The U.S. Department of Justice’s Environment and Natural Resources Division recently released its environmental enforcement report for 2016. The report shows includes the highest recoveries in environmental enforcement and the highest criminal penalties handed down in an individual vessel pollution case.
The year was highlighted by the completion of a settlement with BP arising out of the Deepwater Horizon oil spill into the Gulf of Mexico with the final entry in April 2016 of the consent decree in the Department’s settlement. This saw the United States and the five Gulf Coast states secure payments in excess of $20 billion to resolve their claims against BP.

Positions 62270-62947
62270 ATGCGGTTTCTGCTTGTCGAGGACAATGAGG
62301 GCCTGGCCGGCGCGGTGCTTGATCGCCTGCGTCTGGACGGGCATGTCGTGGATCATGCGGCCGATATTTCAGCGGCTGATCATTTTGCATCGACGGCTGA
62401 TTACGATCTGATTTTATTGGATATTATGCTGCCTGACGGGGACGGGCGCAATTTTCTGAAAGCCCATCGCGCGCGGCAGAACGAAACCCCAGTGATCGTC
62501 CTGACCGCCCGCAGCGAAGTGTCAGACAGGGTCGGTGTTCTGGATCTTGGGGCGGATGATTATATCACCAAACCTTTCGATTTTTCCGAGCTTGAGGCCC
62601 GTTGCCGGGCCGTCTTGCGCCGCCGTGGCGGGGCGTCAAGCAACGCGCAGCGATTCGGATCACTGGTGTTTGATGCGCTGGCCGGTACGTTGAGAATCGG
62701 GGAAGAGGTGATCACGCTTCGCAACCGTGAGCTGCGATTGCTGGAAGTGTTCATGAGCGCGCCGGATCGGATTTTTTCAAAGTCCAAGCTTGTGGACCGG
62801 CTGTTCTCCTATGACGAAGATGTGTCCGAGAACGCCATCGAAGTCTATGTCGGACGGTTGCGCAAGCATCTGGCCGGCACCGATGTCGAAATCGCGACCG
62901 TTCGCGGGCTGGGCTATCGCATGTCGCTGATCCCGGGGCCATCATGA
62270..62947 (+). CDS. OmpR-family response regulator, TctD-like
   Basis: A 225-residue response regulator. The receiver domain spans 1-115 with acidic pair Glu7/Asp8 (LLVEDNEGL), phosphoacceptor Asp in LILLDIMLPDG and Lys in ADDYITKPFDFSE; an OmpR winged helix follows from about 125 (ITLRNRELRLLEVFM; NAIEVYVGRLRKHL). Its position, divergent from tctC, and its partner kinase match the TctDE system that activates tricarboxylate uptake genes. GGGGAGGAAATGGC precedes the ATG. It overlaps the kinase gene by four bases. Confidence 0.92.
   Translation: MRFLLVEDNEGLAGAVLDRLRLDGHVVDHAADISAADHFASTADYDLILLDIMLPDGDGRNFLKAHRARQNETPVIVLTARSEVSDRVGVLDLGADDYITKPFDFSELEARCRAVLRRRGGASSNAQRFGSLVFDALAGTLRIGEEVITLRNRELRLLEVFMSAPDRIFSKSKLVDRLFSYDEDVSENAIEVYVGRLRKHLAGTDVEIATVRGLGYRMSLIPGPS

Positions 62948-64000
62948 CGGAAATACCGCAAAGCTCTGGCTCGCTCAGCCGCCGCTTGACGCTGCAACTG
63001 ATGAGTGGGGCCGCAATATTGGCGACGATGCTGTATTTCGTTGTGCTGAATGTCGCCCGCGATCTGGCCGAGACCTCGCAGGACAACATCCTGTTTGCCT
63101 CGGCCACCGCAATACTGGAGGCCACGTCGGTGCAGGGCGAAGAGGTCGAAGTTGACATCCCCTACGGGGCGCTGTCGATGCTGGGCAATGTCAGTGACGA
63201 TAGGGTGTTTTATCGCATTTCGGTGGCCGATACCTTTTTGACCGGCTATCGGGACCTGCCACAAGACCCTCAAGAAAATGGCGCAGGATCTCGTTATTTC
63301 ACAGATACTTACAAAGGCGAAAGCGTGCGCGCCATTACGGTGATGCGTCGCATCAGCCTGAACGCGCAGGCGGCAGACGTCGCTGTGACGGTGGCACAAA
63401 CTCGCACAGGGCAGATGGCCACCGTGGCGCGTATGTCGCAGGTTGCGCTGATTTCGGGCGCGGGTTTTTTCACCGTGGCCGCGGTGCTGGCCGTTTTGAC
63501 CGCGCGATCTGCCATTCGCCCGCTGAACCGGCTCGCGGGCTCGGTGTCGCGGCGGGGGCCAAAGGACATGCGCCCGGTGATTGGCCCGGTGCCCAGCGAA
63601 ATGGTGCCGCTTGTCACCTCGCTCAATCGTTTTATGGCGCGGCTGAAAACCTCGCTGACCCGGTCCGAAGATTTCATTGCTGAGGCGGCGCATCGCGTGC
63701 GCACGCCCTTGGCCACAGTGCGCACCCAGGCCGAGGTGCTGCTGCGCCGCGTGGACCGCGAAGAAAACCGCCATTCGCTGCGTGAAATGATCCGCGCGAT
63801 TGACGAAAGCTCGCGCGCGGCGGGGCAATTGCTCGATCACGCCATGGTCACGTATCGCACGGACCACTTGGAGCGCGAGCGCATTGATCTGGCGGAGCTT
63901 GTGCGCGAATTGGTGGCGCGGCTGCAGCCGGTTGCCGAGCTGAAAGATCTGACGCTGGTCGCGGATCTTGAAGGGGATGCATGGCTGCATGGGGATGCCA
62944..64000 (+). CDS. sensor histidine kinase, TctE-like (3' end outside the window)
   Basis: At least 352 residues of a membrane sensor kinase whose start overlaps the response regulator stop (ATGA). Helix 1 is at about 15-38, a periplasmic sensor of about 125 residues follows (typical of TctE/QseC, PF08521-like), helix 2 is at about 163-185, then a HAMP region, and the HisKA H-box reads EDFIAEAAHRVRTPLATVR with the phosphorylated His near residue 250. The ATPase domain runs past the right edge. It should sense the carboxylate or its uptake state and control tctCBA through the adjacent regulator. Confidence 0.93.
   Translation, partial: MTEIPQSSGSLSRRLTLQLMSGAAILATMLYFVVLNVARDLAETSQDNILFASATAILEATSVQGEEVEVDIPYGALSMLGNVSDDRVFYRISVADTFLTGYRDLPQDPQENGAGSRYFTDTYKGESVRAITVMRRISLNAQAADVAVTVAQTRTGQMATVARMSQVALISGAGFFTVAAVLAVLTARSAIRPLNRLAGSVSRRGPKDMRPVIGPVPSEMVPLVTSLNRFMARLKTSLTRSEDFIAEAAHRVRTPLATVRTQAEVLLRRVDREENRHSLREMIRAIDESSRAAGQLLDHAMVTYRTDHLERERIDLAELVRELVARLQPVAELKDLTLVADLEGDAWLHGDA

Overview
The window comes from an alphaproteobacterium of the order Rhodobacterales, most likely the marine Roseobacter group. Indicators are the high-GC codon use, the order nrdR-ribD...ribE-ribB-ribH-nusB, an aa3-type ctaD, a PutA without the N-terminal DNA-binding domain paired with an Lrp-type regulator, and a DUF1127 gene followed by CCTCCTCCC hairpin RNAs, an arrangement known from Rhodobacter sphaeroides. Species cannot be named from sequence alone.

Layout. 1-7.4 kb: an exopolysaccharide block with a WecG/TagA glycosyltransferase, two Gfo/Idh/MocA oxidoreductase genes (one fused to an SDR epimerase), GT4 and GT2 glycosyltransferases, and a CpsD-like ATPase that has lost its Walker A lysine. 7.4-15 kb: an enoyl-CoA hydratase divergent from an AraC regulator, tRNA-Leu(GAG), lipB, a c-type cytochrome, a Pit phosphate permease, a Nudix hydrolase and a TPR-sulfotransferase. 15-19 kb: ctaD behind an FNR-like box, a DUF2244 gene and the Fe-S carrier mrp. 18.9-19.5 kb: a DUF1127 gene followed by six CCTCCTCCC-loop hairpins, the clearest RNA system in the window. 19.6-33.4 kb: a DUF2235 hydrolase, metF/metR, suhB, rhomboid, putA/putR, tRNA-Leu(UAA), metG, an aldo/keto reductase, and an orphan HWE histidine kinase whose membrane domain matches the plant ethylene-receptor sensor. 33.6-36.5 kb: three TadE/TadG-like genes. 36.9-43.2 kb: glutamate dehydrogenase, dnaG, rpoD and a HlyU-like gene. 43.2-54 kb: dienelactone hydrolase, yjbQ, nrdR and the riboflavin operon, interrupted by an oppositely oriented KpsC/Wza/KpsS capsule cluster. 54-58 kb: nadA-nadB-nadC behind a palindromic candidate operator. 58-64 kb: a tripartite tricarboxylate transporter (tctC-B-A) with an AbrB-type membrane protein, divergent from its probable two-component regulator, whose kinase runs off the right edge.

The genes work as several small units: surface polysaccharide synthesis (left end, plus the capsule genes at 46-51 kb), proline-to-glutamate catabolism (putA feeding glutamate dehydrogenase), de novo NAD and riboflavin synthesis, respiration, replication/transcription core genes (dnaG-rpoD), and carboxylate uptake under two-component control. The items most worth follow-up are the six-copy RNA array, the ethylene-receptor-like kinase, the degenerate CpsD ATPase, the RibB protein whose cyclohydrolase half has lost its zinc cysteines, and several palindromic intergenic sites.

This settlement is the largest in the history of federal law enforcement for a single defendant, and it includes the largest-ever Clean Water Act civil penalty and the largest-ever recovery of damages for injuries to natural resources.
In addition to the BP litigation, the division continued its program of prosecuting shipping companies and crew for the intentional discharges of pollutants from ocean-going vessels in U.S. waters. t the end of fiscal year 2016, criminal penalties imposed in these cases totaled more than $363 million in fines and more than 32 years of confinement.
In December 2016, the division obtained the largest-ever criminal penalty involving deliberate vessel pollution when it concluded the prosecution of Princess Cruise Lines. The company pleaded guilty to seven felony charges and will pay a $40 million penalty.